During the con, I ended up having dinner with some friends and new acquaintances. They were all contributors or volunteers for the company, and the scapegoat was not there. While we were eating, the subject of the scapegoat came up. I was somewhat perturbed to hear start up the beginnings of the usual almost unanimous, gleeful trashing of this person. I decided it wasn't worth being considered a "member in good standing" of this group, if it meant I had to remain silent when something I thought was wrong was happening. So I casually mentioned how disturbed I'd feel if people who said they were my friends talked derisively about me behind my back. Immediate silence fell.

Initially everyone seemed somewhat taken aback. Then someone mentioned that the scapegoat had never really bothered him. Someone else qualified her initial derogatory statements about him. The jibing stopped. It was obvious that most of the people there weren't really sure what to say. But the subject of the scapegoat did not arise again during dinner.

In retrospect, I guess I made most of the people there somewhat uncomfortable, and I certainly did not exhibit the proper bonding behavior for the group. But I don't think I care... it made me feel good to get them to consider, just for a moment, what it might feel like to be in that guy's position. I was especially pleased when two of the people at the dinner came up to me later, and told me they thought what I'd done was rather nice.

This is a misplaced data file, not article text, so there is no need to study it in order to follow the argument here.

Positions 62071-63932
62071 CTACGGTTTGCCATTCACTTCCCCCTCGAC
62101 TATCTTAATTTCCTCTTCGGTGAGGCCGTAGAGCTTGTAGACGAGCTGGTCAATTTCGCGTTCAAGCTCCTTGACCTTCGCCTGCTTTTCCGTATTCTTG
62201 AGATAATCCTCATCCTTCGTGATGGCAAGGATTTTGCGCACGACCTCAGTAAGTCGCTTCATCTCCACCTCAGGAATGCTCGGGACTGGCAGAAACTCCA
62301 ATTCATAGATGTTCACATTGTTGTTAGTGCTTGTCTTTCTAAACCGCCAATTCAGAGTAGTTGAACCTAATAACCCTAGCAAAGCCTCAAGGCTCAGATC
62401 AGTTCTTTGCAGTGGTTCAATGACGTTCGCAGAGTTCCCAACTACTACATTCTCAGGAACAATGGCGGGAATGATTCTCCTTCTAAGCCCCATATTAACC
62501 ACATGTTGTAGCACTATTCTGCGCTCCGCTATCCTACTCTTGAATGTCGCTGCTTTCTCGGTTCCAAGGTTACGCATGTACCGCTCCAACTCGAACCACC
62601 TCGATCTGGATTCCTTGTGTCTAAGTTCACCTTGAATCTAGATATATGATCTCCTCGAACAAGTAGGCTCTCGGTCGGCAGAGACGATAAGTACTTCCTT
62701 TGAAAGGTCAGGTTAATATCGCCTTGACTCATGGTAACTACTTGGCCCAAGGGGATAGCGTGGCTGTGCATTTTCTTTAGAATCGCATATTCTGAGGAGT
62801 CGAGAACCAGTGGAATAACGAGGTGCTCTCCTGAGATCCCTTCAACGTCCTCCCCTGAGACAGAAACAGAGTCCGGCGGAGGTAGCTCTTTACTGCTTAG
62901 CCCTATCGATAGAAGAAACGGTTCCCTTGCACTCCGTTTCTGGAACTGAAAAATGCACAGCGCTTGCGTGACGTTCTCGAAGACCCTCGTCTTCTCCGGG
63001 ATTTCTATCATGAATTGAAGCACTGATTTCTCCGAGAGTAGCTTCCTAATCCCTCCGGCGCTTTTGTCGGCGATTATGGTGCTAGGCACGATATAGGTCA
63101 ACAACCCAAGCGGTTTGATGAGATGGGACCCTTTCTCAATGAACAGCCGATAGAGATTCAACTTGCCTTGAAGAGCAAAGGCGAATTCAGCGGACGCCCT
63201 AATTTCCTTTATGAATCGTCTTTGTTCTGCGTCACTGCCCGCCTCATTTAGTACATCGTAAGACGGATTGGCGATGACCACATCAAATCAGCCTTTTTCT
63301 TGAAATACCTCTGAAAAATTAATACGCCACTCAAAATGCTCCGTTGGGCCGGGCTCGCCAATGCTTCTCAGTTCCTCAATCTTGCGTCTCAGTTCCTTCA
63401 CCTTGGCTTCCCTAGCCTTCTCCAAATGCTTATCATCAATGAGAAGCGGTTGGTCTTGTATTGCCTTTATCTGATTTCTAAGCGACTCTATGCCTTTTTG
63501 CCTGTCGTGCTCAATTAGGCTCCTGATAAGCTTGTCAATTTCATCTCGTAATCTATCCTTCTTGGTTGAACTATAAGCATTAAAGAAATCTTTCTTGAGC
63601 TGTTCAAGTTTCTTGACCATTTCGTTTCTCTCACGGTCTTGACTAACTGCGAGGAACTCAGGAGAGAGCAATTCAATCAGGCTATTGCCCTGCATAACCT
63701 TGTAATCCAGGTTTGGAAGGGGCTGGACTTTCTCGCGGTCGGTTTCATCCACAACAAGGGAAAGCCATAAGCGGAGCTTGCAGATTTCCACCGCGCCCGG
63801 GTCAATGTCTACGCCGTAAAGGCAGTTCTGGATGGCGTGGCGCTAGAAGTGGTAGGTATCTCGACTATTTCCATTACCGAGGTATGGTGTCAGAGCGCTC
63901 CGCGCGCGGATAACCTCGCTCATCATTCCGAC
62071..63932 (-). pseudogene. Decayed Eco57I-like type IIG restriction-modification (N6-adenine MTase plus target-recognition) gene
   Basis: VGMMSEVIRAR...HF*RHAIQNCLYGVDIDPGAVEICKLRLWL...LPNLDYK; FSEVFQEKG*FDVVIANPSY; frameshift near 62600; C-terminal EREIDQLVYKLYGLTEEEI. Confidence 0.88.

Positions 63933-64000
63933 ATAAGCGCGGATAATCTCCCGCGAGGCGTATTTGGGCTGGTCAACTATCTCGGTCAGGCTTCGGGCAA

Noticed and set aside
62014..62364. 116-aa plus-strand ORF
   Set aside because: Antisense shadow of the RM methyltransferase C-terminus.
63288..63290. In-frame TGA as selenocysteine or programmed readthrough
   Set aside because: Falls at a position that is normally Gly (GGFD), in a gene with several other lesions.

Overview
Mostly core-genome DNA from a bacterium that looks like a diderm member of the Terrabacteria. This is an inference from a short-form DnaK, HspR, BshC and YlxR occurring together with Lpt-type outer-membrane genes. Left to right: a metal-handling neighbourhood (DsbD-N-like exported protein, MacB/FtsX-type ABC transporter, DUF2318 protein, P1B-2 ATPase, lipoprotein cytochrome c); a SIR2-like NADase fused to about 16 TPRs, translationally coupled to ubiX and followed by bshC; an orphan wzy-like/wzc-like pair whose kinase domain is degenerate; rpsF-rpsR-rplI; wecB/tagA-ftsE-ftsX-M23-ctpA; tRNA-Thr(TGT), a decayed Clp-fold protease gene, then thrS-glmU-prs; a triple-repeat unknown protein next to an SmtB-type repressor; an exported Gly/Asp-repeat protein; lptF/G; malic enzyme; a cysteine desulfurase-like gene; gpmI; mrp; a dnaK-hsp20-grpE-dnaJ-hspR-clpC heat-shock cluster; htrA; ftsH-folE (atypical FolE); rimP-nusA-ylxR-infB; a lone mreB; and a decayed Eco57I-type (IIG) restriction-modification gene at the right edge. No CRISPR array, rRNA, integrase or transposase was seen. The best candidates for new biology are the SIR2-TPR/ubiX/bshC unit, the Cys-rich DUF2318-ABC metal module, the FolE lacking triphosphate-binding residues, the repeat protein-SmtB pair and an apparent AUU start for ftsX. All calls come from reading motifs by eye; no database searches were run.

As I said before, I'm keenly aware of what it feels like to be in the position of "omega wolf" -- to not be part of the herd. It's a horrible, sinking feeling -- to think people are your friends but wonder why sometimes they say things that make you feel uncomfortable, or why they seem to laugh a lot at comments about you, that you poorly understand. Being a child in a foreign country where you don't completely speak the language sets you up perfectly to be a scapegoat... and unfortunately also sets you up perfectly to dish out the same trash you took previously, in a desperate attempt to prevent your being the scapegoat again.

I've been both the scapegoat and the group hanger-on, and I felt vaguely dirty in my attempts to fit in. When trying to be a hanger-on, there was always that obscure feeling that there wasn't really very much different between me and the scapegoat, except that the scapegoat wasn't hurting anyone -- and I was. I tended not to want to pay that price for acceptance. But even when it wasn't me doing it, I always felt a little uncomfortable watching someone get trashed... like there was something I should be doing.

It may seem odd, but I felt better about myself by speaking up last weekend. I realize it does nothing for the people I saw as a child, when I was silent, and may do nothing for the scapegoated gentleman in question. But there's a curiously liberating feeling in suddenly realizing that I don't have to hurt anyone to be liked, and I don't have to put up, in silence, with watching someone else be hurt any more.


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Last Updated: Tue, March 28, 2000